Medically Reviewed

Addiction: A Complex Disease Requiring a Multifaceted Treatment Approach

The field of addiction treatment is evolving. Traditionally, addiction treatment and behavioral health have relied on subjective modalities and trial and error to diagnose and treat patients while largely ignoring the organ of interest: the human brain. Groundbreaking research in molecular genetics, imaging technology, and pharmacogenomics now offer advanced tools that provide objective information to personalize addiction treatment and improve outcomes.

Background

Addiction is a complex chronic disease that alters the brain’s reward circuitry and consequently leads to compulsive drug seeking and, if left untreated, can cause major medical, economic, and social problems. The cause of addiction is difficult to identify, and its onset is a prime example of the “nature vs. nurture” paradox. External stimuli, including the rampant availability of addictive prescription, illicit, and legal substances, are often cited as the catalyst for addiction. The framework upon which addiction is treated is also rooted in the social and behavioral aspects of the disease. Clinicians utilize evidence-based therapeutic approaches such as motivational interviewing, cognitive behavioral therapy, and counseling, in conjunction with wellness tools like physical fitness, nutrition, and environmental changes in their treatment plans. However, the genetic implications of addiction are less understood and utilized in a clinical setting despite estimates indicating that genetic factors contribute between 40-60% of the population variability in addictions involving nicotine, alcohol, or drugs2.

To understand the role of genetics on addiction, variants in genes that encode neurotransmitters and their receptors or other mis-regulated genes whose products may be present at abnormal abundances in cells must be identified. Some genetic variants are single nucleotide polymorphisms (SNPs). These single base pair mutations in the DNA alter either the proteins encoded by a specific gene or the protein structure itself on the molecular level. Genome Wide Association Studies (GWAS) help identify these SNPs by using large sample sizes that compare genomes from individuals who do not struggle with addiction to those who do. SNPs are significant targets because some located in certain genes may control the types and amounts of chemical messengers in the brain, resulting in a specific biochemical profile that differs between an addict when compared to a healthy human.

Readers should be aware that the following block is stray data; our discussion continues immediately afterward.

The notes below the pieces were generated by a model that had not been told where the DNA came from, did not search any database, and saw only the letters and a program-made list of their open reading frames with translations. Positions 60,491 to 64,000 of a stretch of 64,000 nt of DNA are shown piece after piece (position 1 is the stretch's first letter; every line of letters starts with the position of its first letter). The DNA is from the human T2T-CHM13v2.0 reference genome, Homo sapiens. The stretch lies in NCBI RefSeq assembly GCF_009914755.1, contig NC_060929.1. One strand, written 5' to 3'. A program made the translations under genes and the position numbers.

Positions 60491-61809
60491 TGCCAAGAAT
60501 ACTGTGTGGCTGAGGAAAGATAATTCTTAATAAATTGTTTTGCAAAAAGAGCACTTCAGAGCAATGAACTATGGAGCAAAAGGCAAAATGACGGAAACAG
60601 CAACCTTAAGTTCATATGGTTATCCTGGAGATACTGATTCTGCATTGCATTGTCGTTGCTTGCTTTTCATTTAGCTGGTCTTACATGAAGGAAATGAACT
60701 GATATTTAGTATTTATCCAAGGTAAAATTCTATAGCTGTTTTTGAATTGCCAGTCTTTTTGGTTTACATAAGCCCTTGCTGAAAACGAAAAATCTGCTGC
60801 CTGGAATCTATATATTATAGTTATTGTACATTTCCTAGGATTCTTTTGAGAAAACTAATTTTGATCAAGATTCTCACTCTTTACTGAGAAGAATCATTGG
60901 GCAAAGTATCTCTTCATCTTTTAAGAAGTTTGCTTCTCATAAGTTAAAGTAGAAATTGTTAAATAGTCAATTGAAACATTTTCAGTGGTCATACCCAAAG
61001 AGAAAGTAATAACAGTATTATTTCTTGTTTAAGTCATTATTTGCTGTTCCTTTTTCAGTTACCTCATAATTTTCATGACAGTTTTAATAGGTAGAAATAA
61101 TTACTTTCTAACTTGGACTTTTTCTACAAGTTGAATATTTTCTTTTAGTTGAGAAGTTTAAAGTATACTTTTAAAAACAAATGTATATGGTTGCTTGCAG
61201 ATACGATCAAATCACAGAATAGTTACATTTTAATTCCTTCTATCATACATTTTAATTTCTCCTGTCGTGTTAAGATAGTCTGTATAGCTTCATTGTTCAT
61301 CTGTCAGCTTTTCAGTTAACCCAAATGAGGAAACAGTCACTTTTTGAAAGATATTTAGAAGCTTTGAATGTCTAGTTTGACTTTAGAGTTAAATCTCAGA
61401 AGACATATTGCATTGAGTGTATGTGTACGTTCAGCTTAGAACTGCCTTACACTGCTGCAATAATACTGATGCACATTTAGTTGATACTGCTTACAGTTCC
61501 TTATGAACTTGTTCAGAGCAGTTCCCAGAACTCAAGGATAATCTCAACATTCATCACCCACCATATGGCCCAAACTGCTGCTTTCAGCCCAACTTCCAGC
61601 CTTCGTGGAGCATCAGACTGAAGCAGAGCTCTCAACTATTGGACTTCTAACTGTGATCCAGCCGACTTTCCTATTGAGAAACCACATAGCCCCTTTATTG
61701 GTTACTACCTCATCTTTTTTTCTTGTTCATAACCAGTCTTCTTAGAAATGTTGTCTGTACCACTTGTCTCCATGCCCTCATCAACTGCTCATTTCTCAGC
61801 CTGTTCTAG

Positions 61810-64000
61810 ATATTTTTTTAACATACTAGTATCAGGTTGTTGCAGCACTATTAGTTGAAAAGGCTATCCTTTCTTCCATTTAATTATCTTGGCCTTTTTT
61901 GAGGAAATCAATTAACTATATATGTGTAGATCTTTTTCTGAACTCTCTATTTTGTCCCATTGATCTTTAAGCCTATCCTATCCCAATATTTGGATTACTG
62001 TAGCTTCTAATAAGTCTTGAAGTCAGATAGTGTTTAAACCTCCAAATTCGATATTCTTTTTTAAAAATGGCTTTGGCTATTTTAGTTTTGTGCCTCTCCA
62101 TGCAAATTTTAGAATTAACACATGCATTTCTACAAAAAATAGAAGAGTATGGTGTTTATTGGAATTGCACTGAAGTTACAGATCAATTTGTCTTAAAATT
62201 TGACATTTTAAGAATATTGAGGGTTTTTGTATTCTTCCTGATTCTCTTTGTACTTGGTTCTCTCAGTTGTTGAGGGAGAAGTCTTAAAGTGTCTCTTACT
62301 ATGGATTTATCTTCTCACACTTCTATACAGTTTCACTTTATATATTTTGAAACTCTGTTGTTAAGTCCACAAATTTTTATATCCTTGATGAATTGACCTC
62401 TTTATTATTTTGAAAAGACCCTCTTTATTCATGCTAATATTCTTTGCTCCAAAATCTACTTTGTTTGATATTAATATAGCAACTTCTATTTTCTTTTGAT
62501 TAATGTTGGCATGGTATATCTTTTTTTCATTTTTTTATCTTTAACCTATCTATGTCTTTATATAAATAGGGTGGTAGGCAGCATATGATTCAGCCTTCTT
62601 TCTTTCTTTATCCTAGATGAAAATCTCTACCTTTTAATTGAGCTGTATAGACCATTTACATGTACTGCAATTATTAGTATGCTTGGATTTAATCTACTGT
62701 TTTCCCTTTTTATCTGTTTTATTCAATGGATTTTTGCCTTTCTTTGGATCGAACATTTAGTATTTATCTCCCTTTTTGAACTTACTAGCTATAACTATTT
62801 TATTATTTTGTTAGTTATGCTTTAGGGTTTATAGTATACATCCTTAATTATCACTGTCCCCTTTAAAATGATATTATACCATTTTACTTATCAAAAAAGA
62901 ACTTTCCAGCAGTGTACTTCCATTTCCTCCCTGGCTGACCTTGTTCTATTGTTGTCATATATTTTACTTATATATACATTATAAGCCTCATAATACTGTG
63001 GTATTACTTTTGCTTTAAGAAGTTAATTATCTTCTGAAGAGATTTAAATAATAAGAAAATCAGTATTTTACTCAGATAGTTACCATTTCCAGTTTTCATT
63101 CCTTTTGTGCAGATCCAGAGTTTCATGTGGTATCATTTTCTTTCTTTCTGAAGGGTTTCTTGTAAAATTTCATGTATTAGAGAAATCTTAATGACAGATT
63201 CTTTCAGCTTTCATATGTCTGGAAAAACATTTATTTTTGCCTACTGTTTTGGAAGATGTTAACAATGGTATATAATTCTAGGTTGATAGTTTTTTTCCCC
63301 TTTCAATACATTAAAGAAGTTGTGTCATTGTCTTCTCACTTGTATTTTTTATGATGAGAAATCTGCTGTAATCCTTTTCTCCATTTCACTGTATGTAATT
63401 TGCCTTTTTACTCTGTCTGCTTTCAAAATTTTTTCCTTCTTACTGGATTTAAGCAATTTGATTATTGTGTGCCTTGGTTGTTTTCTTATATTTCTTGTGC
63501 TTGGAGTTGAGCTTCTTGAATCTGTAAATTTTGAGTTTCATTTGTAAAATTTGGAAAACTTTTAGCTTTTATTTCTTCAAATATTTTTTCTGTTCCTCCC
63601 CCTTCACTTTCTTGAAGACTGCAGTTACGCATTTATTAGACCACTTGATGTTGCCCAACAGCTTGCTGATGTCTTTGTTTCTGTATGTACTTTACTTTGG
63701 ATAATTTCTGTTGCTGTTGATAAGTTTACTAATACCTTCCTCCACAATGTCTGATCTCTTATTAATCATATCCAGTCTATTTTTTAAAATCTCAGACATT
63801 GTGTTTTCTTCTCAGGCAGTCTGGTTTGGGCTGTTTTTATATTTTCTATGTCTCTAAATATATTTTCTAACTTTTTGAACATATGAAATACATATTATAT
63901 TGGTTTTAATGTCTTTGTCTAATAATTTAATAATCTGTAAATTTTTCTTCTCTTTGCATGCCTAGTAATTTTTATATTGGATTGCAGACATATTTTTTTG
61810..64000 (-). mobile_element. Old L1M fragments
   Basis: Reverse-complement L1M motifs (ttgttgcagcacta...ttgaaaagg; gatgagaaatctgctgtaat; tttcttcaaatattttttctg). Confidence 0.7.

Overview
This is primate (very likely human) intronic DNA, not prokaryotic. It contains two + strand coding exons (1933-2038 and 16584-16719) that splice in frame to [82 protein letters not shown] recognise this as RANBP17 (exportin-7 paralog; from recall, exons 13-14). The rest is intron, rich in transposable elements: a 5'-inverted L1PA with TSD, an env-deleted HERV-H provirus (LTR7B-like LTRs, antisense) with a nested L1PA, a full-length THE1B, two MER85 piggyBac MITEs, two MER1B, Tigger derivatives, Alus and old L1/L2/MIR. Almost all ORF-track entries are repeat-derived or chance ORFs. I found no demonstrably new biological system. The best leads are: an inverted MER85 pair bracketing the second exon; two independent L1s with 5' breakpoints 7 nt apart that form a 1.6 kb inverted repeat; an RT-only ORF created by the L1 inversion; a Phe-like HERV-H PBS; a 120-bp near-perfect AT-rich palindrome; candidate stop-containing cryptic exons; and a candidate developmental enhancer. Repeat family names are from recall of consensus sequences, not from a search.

To better understand the molecular genetics of addiction, the functioning of key cellular components must be understood. Neurotransmitters are chemical substances released at the end of a neuron fiber by a nerve impulse. By diffusing across the space between nerves known as the synapse, neurotransmitters cause the transfer of the impulse to another nerve fiber, thus relaying information from neuron to neuron. Examples of neurotransmitters are serotonin (mood receptors), gamma-aminobutyric acid (GABA – inhibitory receptors), histamine (sleep/wake receptors), and dopamine (behavior learning receptors). Other important components involved in neuron signaling are the cell receptors, which are proteins located on the surface of every cell, integrated within their membrane, that bind to external molecules. When a neurotransmitter binds to its specific receptor, a signal transduction pathway is triggered, which is the conversion of an extracellular signal (the neurotransmitter) into an intracellular signal. This signal is then amplified within the cell and instructs it to perform a certain task. Through the lens of addiction, one example of such pathway is the opioid receptor system. Opioids change the dynamics of a nerve cell by binding to its opioid receptor companion on the cell’s surface. Effects of different drugs on the brain can now be recorded via different types of live brain imaging technologies.